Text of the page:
ParaView 5.10+ can be downloaded from here.
ParaView comes with its own Python, which may be missing some dependencies for the desired usage. We can add more Python packages into ParaView by creating a virtual environment and then activating it inside the application using the import line
import paraview.web.venv or by using our local version and importing it.
First, we need to setup the ParaView add-on python environment, in which we will only install trame, but we could add any other Python libraries that are not included in the ParaView bundle.
python3.9 -m venv .pvenv
- We can not use our virtual environment with a
vtklibrary will conflict with the one inside Paraview.
- Since ParaView includes
vtk, any VTK example can be run with ParaView assuming the proper code is used to handle the virtual-env loading to get trame inside our Python script.
- The python you use for creating your virtual-environment must match the Python version that comes with ParaView. (So far 5.10 and 5.11 use Python 3.9)
Conda provide many open-source packages and ParaView is part of their offering. When using the conda approach you won’t need to download ParaView as it will get installed by conda for you. That way you can create a virtual-environment that can contain both ParaView and trame by doing the following.
conda create -n pv-env -c conda-forge paraview
Then later you can simply use python rather than pvpython
conda activate pv-env
Making trame available in ParaView
At the very top of our scripts, we need to import our helper script so the
--venv path/to/venv can be processed.
import paraview.web.venv # When using downloaded ParaView from Kitware
After that we can import trame and start using it (assuming we run our application with the
--venv /path/to/venv/with/trame argument).
Running an example
The command line below illustrate how a SimpleCone example can be run on a Mac computer where ParaView 5.10 has been installed.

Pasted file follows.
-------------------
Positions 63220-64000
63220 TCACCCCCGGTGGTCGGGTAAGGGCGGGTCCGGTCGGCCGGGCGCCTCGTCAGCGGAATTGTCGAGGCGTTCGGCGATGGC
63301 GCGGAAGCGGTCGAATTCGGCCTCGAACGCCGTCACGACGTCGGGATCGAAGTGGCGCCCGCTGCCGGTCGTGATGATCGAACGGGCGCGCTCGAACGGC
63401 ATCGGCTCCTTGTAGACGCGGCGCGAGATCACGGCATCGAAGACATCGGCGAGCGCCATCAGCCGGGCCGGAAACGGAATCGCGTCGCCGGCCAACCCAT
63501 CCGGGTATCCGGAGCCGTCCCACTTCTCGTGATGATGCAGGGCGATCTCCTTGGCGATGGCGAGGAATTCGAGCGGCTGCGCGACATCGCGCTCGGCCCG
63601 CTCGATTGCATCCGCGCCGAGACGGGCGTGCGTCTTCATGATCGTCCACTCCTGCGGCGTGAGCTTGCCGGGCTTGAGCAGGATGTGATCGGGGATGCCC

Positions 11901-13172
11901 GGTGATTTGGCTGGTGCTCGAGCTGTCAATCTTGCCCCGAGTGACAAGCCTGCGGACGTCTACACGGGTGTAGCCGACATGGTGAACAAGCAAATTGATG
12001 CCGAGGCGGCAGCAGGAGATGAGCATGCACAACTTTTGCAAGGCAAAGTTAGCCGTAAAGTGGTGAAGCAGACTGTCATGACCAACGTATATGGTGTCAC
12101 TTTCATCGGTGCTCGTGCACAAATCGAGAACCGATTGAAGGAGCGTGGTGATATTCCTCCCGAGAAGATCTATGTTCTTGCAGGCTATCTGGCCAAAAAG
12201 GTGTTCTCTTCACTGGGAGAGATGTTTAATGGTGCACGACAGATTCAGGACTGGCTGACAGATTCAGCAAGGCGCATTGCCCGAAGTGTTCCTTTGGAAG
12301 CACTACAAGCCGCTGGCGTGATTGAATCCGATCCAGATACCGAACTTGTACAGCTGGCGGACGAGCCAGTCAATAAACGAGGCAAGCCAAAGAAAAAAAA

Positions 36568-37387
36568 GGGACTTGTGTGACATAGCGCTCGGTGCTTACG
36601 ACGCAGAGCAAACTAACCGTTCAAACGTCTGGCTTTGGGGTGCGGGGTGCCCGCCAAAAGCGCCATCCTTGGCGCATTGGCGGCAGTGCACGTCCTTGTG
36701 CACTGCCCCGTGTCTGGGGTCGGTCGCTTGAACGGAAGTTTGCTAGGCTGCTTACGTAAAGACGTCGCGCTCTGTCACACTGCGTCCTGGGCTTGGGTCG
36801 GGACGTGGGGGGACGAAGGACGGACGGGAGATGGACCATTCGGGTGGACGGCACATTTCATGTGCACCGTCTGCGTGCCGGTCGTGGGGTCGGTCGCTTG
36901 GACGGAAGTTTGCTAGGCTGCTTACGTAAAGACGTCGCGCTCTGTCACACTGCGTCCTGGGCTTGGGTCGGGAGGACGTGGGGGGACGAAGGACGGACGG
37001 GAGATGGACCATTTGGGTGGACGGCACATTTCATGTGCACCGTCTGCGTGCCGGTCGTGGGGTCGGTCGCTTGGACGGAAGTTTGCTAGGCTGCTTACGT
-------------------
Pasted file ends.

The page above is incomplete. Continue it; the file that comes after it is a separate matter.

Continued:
Understanding this ParaView example
ParaView use proxies which abstracts the VTK object handling so they can be easily distributed to support the processing of very large datasets.
For simplified usage, ParaView provides a
simple package that lets us simply create and interact with these proxies. The
SimpleCone.py example provides the core concepts needed to understand how to work with ParaView.
from paraview import simple
With these three lines, we create a full pipeline and a view. Now, we can use trame to show that view in the client.
from trame.html import vuetify, paraview
The rest of the code looks very similar to the VTK Hello trame example, but instead of importing the
vtk module of trame
from trame.html import vuetify, vtk
we import the
from trame.html import vuetify, paraview
Now we can start adding some UI to control some of the parameters that we want to interact with dynamically. Let’s first add a slider to control the resolution of the cone. We need to create a method to react when the
resolution is changed by the slider. In ParaView proxies, object parameters are simple properties that can be get or set in a transparent manner. At this point, we simply need to update the
cone.Resolution and update the view to see the change.
Now, we can extend the UI with a slider on the
DEFAULT_RESOLUTION = 6
With these few lines, we have created a 3D cone, which we can adjust the resolution all leveraging ParaView.
To learn more about ParaView scripting, look into ParaView trace which let you convert your UI interaction into actual Python code that can then be reused in your application.
With the basics in place, we can now dive further in by using some built-in features of ParaView, such as saving and loading a state file. State files are a convenient way of capturing all the settings that were used to generate a visualization with Paraview.
Let’s analyse the example in
./05_paraview/StateLoader.py. The trame core of the example is as follows
The rest of the script we’ve seen before, but we are missing the details of the
load_data() function requires us to code the follow
- Process a
--dataargument that contains the path to the file to load
- Load the provided file path as a state file.
- Create a view element and connect it to the view defined in the state
- Add that view element into the content of our UI
Process CLI argument
The (1) is achieved with the following set of lines. More information on CLI are available here.
parser = trame.get_cli_parser()
Load the state file
To achieve (2) with ParaView the following set of lines are needed. ParaView trace should be able to explain the magic using the UI and looking at the corresponding Python code.
Create and Connect a view element
Then (3) is similarly as before for VTK.
html_view = paraview.VtkRemoteView(view)
Add view element to UI
Finally (4) is achieved with the following set of lines, the same way it was achieved with VTK in trame when switching from remote to local rendering.
That’s it. You now have a ParaView
trame application that let you reproduce complex visualization in a web context.
Running the StateLoader
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